Years ago, one thing you could count on while reading comic books was that the superhero wouldn’t die. Oh, it might get close. He might be shot at, but he’d dodge the bullet at the last second. Or he would’ve been blasted to bits… if someone hadn’t come to the rescue just in time. Superman, Batman and Robin, and Spider-Man always lived to fight another day.
So it shocked readers when, once in a while, the creators of these books broke the rules and allowed a good guy to die. It happened in 1966 in the seventh issue of the Tower Comics series “Thunder Agents” when Menthor, one of the members of that group, had to warn his fellow heroes that if they passed through an electric eye in the secret lair of their enemy, the Warlords, they’d be incinerated by laser beams. So he sacrificed himself, running toward the mechanism as henchmen shot him, not stopping until he tripped the beams before his friends got there. And he died.
In 1968, when sales of DC Comics’ “The Doom Patrol” warranted its cancellation, the editor decided to go out with a bang. The team’s enemies subdued them on an island and told them they had a choice: The Brotherhood of Evil would set them free but they’d kill the 14 fishermen who live nearby instead. Or they’d leave the people alone but blow up the island the heroes were on. It was a no-brainer. They told the villains: “Blast away!” And they went up in smoke.
Since then, comic books have taken a darker turn. The major companies, DC and Marvel, routinely create mini-series that spin off stories in ongoing multiple titles (in the hope that you’ll buy them all) with the warning that after these mind-blowing events, “nothing will be the same again!” You may’ve heard that major characters like Superman, Captain America, and the Fantastic Four’s Human Torch have died (though the first two have since been resurrected, naturally). If you grew up reading comic books like I did in the early ’70s, you may be surprised to learn that lesser characters like Supergirl, the Elongated Man, Captain Marvel (Marvel’s space hero), the Vision, and the New Gods have also been killed off.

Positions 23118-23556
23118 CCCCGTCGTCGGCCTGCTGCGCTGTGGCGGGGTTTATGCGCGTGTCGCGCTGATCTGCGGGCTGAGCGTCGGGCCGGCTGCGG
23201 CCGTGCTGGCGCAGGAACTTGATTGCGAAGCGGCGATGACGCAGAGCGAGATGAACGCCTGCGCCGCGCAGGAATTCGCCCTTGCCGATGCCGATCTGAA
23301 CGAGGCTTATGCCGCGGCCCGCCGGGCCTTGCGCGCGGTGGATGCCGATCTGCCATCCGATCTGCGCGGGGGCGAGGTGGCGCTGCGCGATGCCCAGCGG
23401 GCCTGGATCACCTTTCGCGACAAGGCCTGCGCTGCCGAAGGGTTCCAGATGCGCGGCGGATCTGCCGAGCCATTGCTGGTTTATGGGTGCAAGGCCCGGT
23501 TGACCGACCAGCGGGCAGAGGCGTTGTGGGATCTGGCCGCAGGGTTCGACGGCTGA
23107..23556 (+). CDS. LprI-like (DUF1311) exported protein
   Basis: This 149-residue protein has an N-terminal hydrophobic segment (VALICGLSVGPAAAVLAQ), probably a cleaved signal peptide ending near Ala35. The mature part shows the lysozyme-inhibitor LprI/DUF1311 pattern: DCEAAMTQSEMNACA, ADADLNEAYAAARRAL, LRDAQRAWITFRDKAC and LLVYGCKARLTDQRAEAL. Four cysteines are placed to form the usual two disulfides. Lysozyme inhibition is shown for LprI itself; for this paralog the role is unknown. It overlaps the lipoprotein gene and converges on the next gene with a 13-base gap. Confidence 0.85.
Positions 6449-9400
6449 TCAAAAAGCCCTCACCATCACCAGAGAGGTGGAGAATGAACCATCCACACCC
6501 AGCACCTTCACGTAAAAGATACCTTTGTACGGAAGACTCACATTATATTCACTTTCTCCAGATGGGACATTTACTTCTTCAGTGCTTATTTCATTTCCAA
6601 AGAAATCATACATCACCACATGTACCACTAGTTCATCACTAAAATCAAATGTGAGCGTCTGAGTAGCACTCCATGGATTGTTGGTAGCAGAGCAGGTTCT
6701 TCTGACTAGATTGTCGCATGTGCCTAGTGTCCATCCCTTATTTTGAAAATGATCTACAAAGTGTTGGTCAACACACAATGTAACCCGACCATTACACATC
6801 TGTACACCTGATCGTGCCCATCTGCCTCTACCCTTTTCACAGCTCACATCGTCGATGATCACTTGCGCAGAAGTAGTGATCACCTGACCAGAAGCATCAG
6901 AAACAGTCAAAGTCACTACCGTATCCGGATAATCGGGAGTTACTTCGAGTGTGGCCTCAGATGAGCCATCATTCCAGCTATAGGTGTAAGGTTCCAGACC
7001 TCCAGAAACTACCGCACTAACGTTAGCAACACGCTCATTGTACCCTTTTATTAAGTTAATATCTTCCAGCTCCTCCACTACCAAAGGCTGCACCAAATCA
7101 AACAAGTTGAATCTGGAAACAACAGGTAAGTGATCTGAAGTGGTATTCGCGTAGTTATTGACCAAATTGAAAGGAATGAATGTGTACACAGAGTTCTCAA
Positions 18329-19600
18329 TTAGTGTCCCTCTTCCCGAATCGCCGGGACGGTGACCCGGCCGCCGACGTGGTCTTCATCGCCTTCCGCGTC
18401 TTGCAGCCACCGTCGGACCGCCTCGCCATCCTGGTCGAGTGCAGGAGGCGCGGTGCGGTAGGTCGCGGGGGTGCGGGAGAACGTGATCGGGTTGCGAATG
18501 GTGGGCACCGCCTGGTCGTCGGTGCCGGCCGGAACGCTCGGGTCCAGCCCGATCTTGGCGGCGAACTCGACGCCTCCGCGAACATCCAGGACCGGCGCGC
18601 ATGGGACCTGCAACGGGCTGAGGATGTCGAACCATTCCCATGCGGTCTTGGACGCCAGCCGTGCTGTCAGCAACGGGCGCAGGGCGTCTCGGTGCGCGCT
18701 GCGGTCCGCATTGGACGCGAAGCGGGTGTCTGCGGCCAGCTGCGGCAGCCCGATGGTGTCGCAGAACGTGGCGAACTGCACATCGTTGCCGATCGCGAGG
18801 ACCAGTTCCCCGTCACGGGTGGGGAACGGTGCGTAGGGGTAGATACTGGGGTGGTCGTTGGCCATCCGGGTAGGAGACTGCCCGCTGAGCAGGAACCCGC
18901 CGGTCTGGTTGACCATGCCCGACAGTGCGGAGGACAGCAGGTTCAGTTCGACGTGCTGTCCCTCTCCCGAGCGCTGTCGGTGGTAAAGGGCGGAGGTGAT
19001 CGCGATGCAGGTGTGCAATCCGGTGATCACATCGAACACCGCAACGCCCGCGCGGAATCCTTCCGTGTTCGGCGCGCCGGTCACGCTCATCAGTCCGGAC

What really affected me was how one of the few Asian American superheroes — the new Atom — was murdered last year. Last month, the story and its multiple issue aftermath were compiled in a trade paperback called “Titans: Villains For Hire” ($14.99).
In 2006, Ryan Choi emigrated from Hong Kong to become a physics professor at Ivy Town University, where he took the place of the missing Atom, Ray Palmer, who’d been around since 1961. Like his predecessor, he could shrink to microscopic size. Choi’s title lasted only 25 issues before being cancelled two years later.
Last year, in the double-sized one-shot “Titans: Villains for Hire Special,” one of the new Atom’s enemies, Dwarfstar, paid Deathstroke, the Terminator (Slade Wilson), to assassinate his foe. Wilson, who’s always been a heartless mercenary killer, took the assignment and assembled a team of villains and former heroes to do the job. One of his recruits was Cheshire, an Asian assassin who had a romantic relationship with an original member of the Teen Titans, Speedy, and a child with him. Wilson named his new team Titans as a “f*ck you” to his main enemies.
First Wilson showed up at Choi’s home and startled him. “Sorry, kid,” he explained. “It’s not personal. It’s business.” Then Cheshire started tearing into him with her claws. Then the Tattooed Man joined in. Although Choi managed to subdue them, Cinder, a woman who can transform into molten lava, appeared.
In the middle of it, Choi’s white girlfriend Amanda knocked on his door, and Wilson told his partners to cool it. Choi pretended everything was fine and that he’d see her tomorrow. She left, and Choi thanked Slade for not attacking her as well. Then they continued with a former good guy, Osiris, pulling the Atom down through the floor (Slade told him if he wanted help in reviving his sister and Black Adam from being statues, he had to join him).
It was chilling seeing Cheshire, an Asian woman, slicing an Asian man with her sword. It felt like a particular betrayal. Then Osiris snapped his ankles. When Choi was defeated, Wilson delivered the killing blow, stabbing him in the stomach with his sword. Our hero’s last thoughts were of his girlfriend. The next morning, Wilson delivered Choi’s shrunken body in a matchbox to Dwarfstar.